Class Certification Ruling Suggests that a Plaintiff's Membership in a Retailer's Pre-Existing Rewards Program May Not Excuse a Retailer's Request for Personal Information at the Register
The U.S. District Court for the Southern District of California recently granted class certification in a Song-Beverly Credit Card Act case, refusing to exclude from the class individuals who joined the retailer’s rewards program months after the alleged Song-Beverly violation. See Yeoman v. IKEA U.S. West, Inc., No . 11CV701 , 2012 WL 1598051 (S.D. Cal. May 4, 2012). The Court’s discussion suggests that a retailer may also face Song-Beverly liability even if it requests personal information at the register that it already holds by virtue of the customer’s membership in its rewards program.
The allegations in Yeoman are simple – plaintiff alleges that IKEA “systematically” requested a ZIP code at the register during credit card transactions and that the plaintiff provided his ZIP code upon such request. Such conduct, if proven, would violate the Song-Beverly Credit Card Act of 1971, Cal. Civ. Code § 1747.08, which prohibits a retailer from requesting a customer’s personal information when payment is made by credit card. In February 2011, the California Supreme Court concluded that a retailer’s request for a ZIP code is prohibited by the statute. See Pineda v. Williams-Sonoma Stores, Inc., 51 Cal. 4th 524, 530 (2011), which we addressed previously.
By March 2011, IKEA had stopped requesting ZIP codes at the register in order to comply with Pineda. Later that year, around December 2011, IKEA launched a rewards program, which individuals joined by voluntarily providing a mailing address and other personal information. IKEA sought in the Yeoman case to limit the class to exclude individuals who had joined the new rewards program, based on the argument that those class members voluntarily provided IKEA with their personal information. The Court rejected IKEA’s argument, stating:
The Song-Beverly Credit Card Act does not provide an exception allowing a retailer to request or require the cardholder to provide personal identification information as a condition of accepting a credit card payment when the individual has previously or subsequently provided any personal information to the retailer. Such an exception would contravene one of the purposes of the Song-Beverly Credit Card Act which is to prevent store clerks from obtaining customers’ personal identification information. The Court concludes that Class definition is not overbroad on the grounds that it may include individuals who voluntarily provided their personal identification information to Ikea at some time other than in conjunction with the credit card transaction during which Ikea requested and recorded the individuals’ ZIP code information.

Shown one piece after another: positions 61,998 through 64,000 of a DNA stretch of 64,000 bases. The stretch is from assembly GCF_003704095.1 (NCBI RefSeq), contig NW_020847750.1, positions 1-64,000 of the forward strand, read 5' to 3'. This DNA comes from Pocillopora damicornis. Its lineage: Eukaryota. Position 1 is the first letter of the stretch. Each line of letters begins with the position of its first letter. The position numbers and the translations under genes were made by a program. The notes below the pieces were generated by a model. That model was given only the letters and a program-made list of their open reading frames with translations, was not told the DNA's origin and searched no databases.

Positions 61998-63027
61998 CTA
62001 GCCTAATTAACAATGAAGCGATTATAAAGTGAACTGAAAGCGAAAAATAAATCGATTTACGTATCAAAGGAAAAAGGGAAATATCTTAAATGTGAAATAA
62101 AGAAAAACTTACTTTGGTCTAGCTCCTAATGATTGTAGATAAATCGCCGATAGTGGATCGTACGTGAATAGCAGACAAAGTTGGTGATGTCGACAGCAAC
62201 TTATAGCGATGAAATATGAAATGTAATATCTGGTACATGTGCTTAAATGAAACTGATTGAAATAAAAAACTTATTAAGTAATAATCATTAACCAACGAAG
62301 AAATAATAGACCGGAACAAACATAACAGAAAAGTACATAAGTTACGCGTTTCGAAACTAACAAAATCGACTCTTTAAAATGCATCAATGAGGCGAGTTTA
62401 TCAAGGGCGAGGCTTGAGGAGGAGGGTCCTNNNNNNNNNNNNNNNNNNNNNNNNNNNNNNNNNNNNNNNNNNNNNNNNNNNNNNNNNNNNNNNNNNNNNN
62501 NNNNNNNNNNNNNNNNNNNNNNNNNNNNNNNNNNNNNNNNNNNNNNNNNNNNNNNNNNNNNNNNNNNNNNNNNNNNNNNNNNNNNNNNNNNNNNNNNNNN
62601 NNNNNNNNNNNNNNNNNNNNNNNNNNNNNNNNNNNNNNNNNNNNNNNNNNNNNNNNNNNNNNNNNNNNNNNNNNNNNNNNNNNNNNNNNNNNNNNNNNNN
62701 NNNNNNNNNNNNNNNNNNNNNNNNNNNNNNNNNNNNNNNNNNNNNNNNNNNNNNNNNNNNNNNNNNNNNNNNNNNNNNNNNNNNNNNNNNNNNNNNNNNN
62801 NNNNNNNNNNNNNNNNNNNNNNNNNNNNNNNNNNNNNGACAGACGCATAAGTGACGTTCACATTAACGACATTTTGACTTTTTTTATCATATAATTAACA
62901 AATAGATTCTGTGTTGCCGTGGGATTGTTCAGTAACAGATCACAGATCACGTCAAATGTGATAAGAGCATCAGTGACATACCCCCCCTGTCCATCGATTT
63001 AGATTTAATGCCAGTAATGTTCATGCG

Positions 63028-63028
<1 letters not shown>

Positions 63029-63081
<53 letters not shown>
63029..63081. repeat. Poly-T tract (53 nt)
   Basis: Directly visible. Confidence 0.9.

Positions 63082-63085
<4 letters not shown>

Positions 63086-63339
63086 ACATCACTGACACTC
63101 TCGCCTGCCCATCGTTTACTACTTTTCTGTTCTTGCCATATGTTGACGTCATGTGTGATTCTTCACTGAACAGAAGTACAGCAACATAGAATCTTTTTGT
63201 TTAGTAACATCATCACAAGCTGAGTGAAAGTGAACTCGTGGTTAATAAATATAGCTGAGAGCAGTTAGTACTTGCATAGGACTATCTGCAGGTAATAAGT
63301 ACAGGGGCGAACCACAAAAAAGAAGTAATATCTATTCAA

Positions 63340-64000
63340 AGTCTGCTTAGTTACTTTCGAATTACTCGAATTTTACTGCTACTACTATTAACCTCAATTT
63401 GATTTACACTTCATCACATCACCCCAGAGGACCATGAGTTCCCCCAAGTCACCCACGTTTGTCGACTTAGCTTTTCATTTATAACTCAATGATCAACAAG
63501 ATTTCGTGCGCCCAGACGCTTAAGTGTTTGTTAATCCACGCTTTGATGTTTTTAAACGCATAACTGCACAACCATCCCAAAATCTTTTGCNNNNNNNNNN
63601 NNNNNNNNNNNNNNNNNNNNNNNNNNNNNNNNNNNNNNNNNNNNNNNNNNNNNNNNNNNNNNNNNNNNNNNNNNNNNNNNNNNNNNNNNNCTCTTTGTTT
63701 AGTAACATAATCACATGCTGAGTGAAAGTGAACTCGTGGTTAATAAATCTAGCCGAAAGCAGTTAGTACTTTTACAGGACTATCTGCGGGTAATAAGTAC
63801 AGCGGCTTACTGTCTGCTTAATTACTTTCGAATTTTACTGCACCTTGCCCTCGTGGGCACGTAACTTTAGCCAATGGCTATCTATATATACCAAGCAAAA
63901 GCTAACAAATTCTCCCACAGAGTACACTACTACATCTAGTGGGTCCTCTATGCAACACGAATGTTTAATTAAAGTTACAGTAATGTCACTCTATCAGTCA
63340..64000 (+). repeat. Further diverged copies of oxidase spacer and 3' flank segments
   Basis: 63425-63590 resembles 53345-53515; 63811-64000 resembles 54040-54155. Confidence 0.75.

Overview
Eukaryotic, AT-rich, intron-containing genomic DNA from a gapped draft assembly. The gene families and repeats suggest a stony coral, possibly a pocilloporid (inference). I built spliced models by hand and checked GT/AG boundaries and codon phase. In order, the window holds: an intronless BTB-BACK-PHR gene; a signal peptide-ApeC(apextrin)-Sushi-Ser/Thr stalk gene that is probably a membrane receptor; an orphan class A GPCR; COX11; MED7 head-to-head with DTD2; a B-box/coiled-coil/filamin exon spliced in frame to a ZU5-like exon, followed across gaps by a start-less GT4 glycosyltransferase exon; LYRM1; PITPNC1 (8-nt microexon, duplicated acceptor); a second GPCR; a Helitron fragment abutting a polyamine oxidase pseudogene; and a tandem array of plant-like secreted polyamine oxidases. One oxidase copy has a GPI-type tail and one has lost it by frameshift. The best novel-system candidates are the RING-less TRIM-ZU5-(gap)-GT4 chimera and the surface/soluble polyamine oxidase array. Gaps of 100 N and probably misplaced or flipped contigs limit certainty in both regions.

Yeoman, 2012 WL 1598051, at *4.
Limited to the facts of the case, Yeoman stands for the proposition that a retailer’s liability for a Song-Beverly violation should be assessed based on the facts in existence at the time of the alleged incident, and that a plaintiff’s later conduct does not excuse the retailer’s statutory violation. However, the court’s discussion may reach further than the facts of the case. Under Yeoman, it appears that a retailer could face Song-Beverly liability for requesting personal information at the register even if the customer “previously . . . provided” that personal information to join the retailer’s pre-existing rewards program. Yeoman therefore signals that California retailers may lose a potential defense to Song-Beverly liability, i.e., that a claim cannot be maintained where the customer previously voluntarily provided information to the retailer. The Yeoman holding seems inconsistent with Rothman v. General Nutrition Corporation, No. CV 11-03617, 2011WL 6940490 (C.D. Cal. Nov. 17, 2011), which refused to certify a class to include individuals who had previously provided a mailing address to join that retailer’s rewards program. See Rothman, 2011 WL 6940490, at *4 (“Plaintiff's proposed class includes individuals who voluntarily gave Defendant their personal information to join the Gold Card program . . . These individuals have not suffered a violation of the Act, and are not proper members of a class seeking redress for violations of the Act.”). Given the seemingly-broad pronouncement of Yeoman and this potential conflict with Rothman, California retailers should remain cautious regarding their point-of-sale procedures. Moreover, retailers outside of California should also take note of this opinion, as several states have similar laws, but which have not yet been litigated nearly as frequently or extensively as in California.